Grieving The Living

people walking away

I wrote this piece two years ago. After a conversation with a close friend this weekend, it reminded me that many of us, for a myriad of reasons and in many ways, grieve the living…

I learned yesterday afternoon my grandfather died. 

Grief is complex and complicated. The death of my Grandpa is going to take some time to work through and process. He was a wonderful man, my hero. Yet, I can’t really say, “I will miss him” because I’ve missed him for over five years now. Some would say his soul left his body yesterday. I know his body and spirit left me more than five years ago when I came out as LGBTQ+. That’s when the loss of my grandpa first occurred and my grieving first began.

I grieve many who are still living. Those who have chosen to ban me from their lives for what they claim are my “lifestyle choices.” They look at who I love, shake their heads, and turn their backs – making their own “lifestyle choices.” In an instant what was is gone. The relationship has forever shifted and the connection permanently severed. But, one still hopes, even prays, for the possibilities. One still clings to the potential promise of reconciliation and reconnection. And in the midst of the fallout, in the mire of the mess, one begins the slow and steady journey of grief. 

Those of us who grieve the living learn to live fully in memories of the past – even if for only moments of time. We hold firmly in our grasp the glimpses of joy and laughter we had with those who have left us. Like anyone who grieves the dead, we lament the loss of what could have been and the hope of things that were yet to be.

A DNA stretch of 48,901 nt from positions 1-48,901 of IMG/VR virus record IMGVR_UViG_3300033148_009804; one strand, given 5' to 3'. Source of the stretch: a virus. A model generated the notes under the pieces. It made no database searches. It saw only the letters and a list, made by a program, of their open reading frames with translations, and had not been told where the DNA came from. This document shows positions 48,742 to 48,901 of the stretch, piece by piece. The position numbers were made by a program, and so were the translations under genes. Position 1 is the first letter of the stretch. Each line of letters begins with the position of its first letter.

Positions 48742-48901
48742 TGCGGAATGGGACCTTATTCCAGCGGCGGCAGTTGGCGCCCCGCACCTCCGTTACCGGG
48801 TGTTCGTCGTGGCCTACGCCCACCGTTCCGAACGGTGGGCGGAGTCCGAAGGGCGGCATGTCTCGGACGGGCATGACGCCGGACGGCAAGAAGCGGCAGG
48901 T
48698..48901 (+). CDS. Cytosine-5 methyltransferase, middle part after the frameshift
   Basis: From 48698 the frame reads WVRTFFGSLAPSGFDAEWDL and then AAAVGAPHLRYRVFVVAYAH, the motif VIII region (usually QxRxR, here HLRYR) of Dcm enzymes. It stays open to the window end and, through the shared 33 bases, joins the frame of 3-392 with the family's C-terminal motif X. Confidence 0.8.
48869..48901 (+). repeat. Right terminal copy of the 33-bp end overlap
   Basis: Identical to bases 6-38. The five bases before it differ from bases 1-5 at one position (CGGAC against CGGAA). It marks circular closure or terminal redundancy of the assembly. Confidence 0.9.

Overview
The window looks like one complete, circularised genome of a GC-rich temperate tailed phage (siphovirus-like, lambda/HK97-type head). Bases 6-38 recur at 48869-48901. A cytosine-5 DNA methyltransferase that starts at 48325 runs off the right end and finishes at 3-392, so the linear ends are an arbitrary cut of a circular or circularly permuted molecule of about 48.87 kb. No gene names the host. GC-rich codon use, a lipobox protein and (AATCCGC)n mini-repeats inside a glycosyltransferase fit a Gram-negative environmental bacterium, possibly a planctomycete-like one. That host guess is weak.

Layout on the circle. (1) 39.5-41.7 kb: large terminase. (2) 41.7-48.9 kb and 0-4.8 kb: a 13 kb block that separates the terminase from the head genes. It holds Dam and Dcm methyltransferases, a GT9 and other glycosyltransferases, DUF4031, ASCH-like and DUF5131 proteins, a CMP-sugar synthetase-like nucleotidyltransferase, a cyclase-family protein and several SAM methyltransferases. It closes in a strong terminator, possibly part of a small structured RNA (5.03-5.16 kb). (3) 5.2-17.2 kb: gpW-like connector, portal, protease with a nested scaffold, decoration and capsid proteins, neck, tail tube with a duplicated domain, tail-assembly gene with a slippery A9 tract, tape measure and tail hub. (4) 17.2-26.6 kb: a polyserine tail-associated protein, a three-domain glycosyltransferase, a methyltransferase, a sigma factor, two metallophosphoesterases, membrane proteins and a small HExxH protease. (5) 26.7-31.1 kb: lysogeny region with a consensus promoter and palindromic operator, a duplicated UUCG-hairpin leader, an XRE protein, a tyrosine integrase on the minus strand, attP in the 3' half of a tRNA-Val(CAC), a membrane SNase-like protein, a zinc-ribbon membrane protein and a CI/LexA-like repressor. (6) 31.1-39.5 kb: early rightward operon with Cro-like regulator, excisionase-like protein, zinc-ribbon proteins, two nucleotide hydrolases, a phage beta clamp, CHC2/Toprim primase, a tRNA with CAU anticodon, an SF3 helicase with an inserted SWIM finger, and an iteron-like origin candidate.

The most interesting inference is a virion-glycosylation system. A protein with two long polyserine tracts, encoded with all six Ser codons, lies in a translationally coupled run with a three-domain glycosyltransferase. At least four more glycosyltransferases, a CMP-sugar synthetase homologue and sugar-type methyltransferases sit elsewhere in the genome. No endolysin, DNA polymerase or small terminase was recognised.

And yet, there is another layer of heartbreak when you grieve the living – the fact that the one you love is, in fact, living. The knowledge that they are here, breathing, walking, doing, loving, and living alongside others – and not you – is its own special type of suffering. Knowing the family Christmas party is happening without you. The realization that they are in the same store and have rushed to another aisle. Walking into a room and seeing them run out. Hearing the disdain and distance in their voice when you do find yourself face to face and attempt a conversation all brings its own complex and undeniable grief.

Grieving the living is hard – and it’s necessary because in grieving the living, I am reminded that I am living. I am living my truth. I am living my life in authenticity with integrity and honesty. No longer am I sacrificing who God made me to be at the altar of others’ comfort and understanding of God. The grief I hold for the living is simply a product of life – my life – my true, authentic, beautiful, amazing life! 

And so, I grieve. I grieve the living. The ones who have made their own choices. The ones I can not control, confront, or comfort. I mourn the loss of what was and what might have been. I lament the lack of understanding, grace, and acceptance. I pray for peace. I hold onto hope. And I give thanks – thanks for what was. Thanks for what still could be. And above all, I give thanks for my life. My one true life. 

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